Patricia Picinnini’s 1996 photographic series, Your Time Starts Now, envisioned a future of human reproduction manipulated by profit-driven multinational biotech companies. The series is an early example of the artist’s ongoing interest in the expanded possibilities of human and animal reproduction, foreshadowing the now familiar ethical debates related to gene-editing, celebrity and consumer culture.
A powerful work by Yhonnie Scarce, who belongs to the Kokatha and Nukunu peoples, looked back at the devastating impact of nuclear technology on the Indigenous community at Maralinga. Fragile glass forms shown in vintage neo-natal hospital cribs, reference the human toll of British and Australian atomic testing in the 1950s and 1960s.
The exhibition drew interest from academics from across the university who each saw it as an opportunity to expand their perspective as well as those of their students.
For Aaron Seymour, a lecturer in Visual Communications in the School of Design, technology is a prompt to consider the systems that govern our daily lives. “We encourage our students to think critically about how they use technology, and the underlying power structures in which it’s embedded. For many students, the technology they use is invisible to them, it’s just a part of everyday experience.”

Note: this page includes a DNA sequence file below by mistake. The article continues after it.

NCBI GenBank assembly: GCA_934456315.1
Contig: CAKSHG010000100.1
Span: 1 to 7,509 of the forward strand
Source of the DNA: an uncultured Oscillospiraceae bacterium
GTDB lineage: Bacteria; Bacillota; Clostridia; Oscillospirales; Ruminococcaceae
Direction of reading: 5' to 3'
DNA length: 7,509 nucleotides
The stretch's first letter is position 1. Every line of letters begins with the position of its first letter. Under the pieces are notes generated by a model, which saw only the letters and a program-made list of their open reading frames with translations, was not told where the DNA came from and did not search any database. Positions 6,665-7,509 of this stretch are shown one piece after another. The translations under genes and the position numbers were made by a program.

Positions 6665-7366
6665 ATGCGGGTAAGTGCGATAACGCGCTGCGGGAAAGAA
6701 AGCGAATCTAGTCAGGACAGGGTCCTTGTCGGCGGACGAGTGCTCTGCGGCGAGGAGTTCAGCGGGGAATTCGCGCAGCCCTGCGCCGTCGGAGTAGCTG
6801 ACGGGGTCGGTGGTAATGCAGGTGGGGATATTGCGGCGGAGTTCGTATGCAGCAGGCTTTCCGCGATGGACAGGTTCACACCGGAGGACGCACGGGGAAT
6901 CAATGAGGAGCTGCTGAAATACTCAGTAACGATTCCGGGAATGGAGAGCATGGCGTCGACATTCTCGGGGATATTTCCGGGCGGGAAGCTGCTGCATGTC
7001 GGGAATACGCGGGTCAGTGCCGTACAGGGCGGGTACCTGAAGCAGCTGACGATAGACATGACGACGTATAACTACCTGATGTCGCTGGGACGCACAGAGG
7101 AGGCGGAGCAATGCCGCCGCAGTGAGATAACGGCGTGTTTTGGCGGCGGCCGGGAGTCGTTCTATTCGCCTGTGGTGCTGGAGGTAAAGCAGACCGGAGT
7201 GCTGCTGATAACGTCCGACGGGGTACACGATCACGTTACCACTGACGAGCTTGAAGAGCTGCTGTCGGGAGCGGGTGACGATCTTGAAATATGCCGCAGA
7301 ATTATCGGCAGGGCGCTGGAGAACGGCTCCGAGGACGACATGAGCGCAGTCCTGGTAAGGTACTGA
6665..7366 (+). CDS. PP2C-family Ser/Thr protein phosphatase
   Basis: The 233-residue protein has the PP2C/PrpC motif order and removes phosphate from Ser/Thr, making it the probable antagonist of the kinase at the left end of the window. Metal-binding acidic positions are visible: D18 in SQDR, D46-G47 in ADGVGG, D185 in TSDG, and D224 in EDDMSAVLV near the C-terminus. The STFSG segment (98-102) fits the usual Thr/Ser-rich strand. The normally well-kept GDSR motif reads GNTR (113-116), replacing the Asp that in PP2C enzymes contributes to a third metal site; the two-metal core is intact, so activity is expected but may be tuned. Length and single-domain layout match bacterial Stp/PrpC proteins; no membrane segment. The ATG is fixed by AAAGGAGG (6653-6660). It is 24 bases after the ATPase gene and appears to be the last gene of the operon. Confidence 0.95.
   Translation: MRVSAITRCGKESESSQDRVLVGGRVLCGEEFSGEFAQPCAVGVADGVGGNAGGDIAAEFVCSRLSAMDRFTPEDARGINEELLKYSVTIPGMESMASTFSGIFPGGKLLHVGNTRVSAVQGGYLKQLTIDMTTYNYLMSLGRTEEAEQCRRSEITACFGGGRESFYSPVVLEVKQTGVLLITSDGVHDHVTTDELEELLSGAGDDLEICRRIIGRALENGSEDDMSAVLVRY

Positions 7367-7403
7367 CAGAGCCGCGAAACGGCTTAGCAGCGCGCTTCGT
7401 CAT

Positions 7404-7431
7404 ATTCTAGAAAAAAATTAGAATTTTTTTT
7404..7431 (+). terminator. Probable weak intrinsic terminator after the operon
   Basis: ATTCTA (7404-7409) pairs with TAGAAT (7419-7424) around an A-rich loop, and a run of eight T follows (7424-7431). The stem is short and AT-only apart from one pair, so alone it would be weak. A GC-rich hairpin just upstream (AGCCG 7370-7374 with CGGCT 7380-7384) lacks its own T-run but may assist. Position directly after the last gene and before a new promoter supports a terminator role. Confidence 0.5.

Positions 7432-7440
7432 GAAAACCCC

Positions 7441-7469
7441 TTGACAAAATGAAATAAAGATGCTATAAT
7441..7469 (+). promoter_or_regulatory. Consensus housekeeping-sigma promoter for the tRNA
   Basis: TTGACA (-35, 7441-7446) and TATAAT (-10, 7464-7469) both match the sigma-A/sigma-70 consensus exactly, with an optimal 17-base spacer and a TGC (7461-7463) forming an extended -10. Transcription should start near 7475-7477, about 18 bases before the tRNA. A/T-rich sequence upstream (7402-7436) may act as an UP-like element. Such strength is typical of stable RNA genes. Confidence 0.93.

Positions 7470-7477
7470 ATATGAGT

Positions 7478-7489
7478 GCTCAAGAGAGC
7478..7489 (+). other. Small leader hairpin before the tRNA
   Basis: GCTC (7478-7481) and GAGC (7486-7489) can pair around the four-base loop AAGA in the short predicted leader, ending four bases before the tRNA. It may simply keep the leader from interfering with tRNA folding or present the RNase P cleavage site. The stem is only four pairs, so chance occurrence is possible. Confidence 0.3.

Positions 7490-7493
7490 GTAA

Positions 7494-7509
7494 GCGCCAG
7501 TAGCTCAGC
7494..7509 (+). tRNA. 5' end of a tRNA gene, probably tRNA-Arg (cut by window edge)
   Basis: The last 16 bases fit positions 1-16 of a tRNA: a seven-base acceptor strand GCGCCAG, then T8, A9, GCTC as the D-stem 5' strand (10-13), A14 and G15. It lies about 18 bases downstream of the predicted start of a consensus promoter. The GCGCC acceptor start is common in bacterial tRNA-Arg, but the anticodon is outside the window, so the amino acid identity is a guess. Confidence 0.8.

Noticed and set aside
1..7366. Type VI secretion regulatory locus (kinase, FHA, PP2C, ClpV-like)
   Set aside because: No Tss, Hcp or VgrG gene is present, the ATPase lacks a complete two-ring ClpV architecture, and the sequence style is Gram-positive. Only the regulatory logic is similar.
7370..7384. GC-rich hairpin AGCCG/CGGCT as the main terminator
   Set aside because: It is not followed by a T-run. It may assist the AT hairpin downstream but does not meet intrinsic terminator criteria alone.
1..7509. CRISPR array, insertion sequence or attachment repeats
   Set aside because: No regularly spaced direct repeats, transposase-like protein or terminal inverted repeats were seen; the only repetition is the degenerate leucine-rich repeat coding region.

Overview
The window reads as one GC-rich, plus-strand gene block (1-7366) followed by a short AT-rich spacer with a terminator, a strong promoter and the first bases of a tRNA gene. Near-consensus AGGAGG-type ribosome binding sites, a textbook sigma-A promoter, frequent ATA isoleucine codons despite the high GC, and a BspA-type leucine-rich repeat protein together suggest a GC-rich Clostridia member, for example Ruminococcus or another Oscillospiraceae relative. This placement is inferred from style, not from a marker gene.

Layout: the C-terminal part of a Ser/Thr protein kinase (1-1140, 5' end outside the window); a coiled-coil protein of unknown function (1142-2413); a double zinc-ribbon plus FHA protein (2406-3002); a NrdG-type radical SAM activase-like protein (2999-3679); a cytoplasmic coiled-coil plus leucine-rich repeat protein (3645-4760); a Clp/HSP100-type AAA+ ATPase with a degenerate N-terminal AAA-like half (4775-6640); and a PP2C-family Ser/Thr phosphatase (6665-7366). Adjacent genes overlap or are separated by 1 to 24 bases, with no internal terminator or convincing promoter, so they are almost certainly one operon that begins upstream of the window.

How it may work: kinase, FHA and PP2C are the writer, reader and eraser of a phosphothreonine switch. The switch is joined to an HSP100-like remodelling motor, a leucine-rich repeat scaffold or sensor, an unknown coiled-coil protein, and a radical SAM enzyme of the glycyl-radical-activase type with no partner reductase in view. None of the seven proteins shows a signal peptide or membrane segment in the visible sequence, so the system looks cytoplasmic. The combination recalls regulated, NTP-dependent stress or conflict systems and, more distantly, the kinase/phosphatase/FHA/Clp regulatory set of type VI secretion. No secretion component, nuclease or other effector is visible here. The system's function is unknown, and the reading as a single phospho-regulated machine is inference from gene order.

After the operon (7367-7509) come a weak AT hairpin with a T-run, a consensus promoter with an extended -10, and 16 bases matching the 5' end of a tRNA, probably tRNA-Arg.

Aaron was drawn to the work (re)scribing language, a sculptural installation by Brisbane-based Yawuru artist Robert Andrew.
“Before I knew anything about this work, I first read it as drawings or maps, and of course the written word is both map drawing and map,” says Seymour. “One of our concerns in visual communications is how qualitive forms of data can be made visible, how visualisation can work in ways beyond the didactic and instructional.”
The work does just that by converting the Yawuru word buru (translated into English as country, ground, soil, time and space) into data that controls the movement of burnt branches that gradually marked the gallery walls over the course of the exhibition.
For photography lecturer Yvette Hamilton, Grant Stevens’ algorithmically-driven CGI landscape The Mountain (2018) provides a compelling narrative for her students, who visited the show as part of their course Design Studio: The Digital Image. Grant uses video game software to create a real-time simulation of a mountainous landscape, which randomly generates weather patterns in an infinite number of variations.